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An education consultant is an independent consultant who helps parents / guardians decide on all aspects of their children's education. The Good Schools Guide Education Consultants has two education consultants specialising in Kent - Catriona Prest and Bernadette John. Between them they offer expertise in Kent state schools including the Kent grammars, independent schools and special schools in the county.
Where can I find information about Kent schools?
You can find details of all state schools in Kent on Kent County Council’s website, which also allows you to search for schools by area of the county. For details of independent schools go to the Independent Schools Council.
The Department for Education’s website will provide details on the school’s performance in terms of qualifications gained by the pupils and progress made in their time at the school. You can also find detailed reports on the schools at Independent School Inspectorate (for most independent schools) and Ofsted (state schools and a few independent schools).
For independent and unbiased reviews of some of Kent’s best schools see The Good Schools Guide
Where can I get school advice to help me choose the best Kent school for my child?
“Don’t start by thinking about schools but about the child you’ve got,” says Susan Hamlyn, director of The Good Schools Guide Education Consultants. Will she thrive in an academic hothouse or does she need a gentle, nurturing touch? Is your child gifted in sport, or music and needs a school which can fully develop these interests? Or does your child find schoolwork a struggle and needs a school skilled at teaching those with additional needs and restoring their self-esteem? The Good Schools Guide Education Consultants offers a bespoke consultancy service which will ask these type of questions to find the schools which are exactly right for your child.
Kent has a selective system which means that, when it comes to secondary schools, you need to have a realistic picture of your child’s academic ability to decide whether to apply for a grammar or comprehensive school (in the state system). This is equally important for the independent sector, where some schools select by ability and others cater for a broader range.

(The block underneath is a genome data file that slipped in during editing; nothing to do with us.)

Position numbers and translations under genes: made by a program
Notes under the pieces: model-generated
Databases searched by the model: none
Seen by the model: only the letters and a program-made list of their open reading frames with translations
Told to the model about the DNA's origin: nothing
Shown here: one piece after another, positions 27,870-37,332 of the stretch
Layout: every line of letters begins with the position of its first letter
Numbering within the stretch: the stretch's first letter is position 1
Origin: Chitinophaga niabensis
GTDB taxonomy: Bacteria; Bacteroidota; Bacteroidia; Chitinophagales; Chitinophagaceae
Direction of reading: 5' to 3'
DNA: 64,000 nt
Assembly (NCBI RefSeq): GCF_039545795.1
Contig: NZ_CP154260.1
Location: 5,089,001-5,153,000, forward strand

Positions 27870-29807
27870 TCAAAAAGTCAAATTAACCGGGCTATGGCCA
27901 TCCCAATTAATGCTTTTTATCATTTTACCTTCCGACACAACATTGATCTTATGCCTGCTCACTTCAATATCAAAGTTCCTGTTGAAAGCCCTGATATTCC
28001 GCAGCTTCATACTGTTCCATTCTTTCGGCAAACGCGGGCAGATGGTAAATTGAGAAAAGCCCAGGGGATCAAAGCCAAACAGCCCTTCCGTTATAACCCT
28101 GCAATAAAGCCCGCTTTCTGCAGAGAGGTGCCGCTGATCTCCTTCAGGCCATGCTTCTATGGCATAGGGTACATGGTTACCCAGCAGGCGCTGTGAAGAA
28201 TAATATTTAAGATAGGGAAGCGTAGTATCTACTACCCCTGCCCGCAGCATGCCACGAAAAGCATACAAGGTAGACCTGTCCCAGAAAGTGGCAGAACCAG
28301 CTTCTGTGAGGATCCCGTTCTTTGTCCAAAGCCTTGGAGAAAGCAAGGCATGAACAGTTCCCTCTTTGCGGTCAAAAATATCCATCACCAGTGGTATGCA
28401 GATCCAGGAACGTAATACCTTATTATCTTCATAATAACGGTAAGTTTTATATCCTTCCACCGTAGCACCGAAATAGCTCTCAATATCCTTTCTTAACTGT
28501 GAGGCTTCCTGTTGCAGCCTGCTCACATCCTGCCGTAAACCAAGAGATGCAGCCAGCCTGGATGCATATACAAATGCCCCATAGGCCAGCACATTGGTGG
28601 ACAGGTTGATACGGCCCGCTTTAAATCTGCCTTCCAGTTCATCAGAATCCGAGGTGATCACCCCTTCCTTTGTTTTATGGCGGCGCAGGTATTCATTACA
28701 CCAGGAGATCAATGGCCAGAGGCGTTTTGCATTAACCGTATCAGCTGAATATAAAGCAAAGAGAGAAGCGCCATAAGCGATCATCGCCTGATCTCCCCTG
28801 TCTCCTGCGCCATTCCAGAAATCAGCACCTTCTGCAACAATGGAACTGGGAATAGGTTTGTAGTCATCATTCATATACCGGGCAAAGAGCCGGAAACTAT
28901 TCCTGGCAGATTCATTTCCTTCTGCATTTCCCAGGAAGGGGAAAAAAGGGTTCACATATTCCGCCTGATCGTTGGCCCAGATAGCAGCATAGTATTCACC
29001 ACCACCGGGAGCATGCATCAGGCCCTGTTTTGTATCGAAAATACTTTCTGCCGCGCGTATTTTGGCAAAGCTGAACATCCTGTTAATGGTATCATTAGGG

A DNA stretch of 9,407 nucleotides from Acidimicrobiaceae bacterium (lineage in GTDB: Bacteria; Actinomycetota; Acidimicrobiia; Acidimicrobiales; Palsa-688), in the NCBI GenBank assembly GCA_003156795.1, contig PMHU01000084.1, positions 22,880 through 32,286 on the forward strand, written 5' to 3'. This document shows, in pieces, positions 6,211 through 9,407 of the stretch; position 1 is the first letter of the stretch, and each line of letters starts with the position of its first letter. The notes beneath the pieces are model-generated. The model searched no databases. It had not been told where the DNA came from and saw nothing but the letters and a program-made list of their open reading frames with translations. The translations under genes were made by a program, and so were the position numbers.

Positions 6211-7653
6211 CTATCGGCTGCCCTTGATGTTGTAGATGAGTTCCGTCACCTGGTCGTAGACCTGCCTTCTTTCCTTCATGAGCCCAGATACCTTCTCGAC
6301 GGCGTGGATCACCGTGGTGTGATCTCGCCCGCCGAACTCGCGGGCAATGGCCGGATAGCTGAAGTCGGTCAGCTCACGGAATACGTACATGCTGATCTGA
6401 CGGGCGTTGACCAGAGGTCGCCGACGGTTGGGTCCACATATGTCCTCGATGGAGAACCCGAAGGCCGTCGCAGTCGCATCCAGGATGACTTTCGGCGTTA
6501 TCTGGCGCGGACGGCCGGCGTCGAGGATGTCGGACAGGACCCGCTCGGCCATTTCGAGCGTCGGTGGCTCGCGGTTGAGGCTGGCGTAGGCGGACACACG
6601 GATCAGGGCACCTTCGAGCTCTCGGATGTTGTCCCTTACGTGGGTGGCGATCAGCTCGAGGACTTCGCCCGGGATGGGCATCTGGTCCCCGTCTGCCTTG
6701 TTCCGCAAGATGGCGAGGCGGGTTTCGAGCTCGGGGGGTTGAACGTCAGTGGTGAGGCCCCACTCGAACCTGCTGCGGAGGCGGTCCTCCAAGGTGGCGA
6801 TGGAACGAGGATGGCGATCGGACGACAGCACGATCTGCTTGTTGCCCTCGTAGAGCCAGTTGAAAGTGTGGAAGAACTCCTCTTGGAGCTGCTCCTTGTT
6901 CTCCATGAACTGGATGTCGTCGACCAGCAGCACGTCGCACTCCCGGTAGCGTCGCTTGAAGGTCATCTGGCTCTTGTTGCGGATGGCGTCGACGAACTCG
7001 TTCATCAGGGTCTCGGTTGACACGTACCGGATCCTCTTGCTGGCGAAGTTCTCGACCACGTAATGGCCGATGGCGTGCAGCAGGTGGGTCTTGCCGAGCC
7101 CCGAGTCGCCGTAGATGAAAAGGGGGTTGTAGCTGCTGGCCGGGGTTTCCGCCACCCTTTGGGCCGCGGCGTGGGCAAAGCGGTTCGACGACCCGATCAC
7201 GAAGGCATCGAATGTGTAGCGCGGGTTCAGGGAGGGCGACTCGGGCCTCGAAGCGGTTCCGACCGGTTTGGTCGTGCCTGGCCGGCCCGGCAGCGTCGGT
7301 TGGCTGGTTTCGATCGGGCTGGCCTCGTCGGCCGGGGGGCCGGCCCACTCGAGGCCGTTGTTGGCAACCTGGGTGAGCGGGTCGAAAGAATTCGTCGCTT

How do I get a place at a Kent grammar school?
Children need to pass the Kent Test (the county’s 11+) to be eligible for a Kent grammar. You need to register for this in June when your child is in year 5 (see Kent County Council’s website for further details). The test takes place in September. You can register to take the test if you are living outside of the county and you can apply to some grammars if you live outside of the county. But, in most cases, if your child does not live in the county, he will need to be among the very top scoring candidates in order to gain a place. Other grammars require children to live in a catchment area which can be as small as a one mile radius around the school. If you are planning on moving house for schools, you need to do your homework or seek advice from an education consultant.
How do I know if my child is of grammar school ability?
Broadly speaking, the 11+ test, which selects children for grammar school, is designed to identify the top 25% of ability. The best guidance is to ask your child’s teacher where he or she sits among a peer group.
If your school uses the old National Curriculum terms, you would expect a grammar ability child to be at level 3s by the end of year 2, and predicted to reach level 5s at the end of year 6. Under the new jargon they should be “exceeding expectations” at both of these stages. Other indicators would be a reading and spelling age of two years ahead of their chronological age.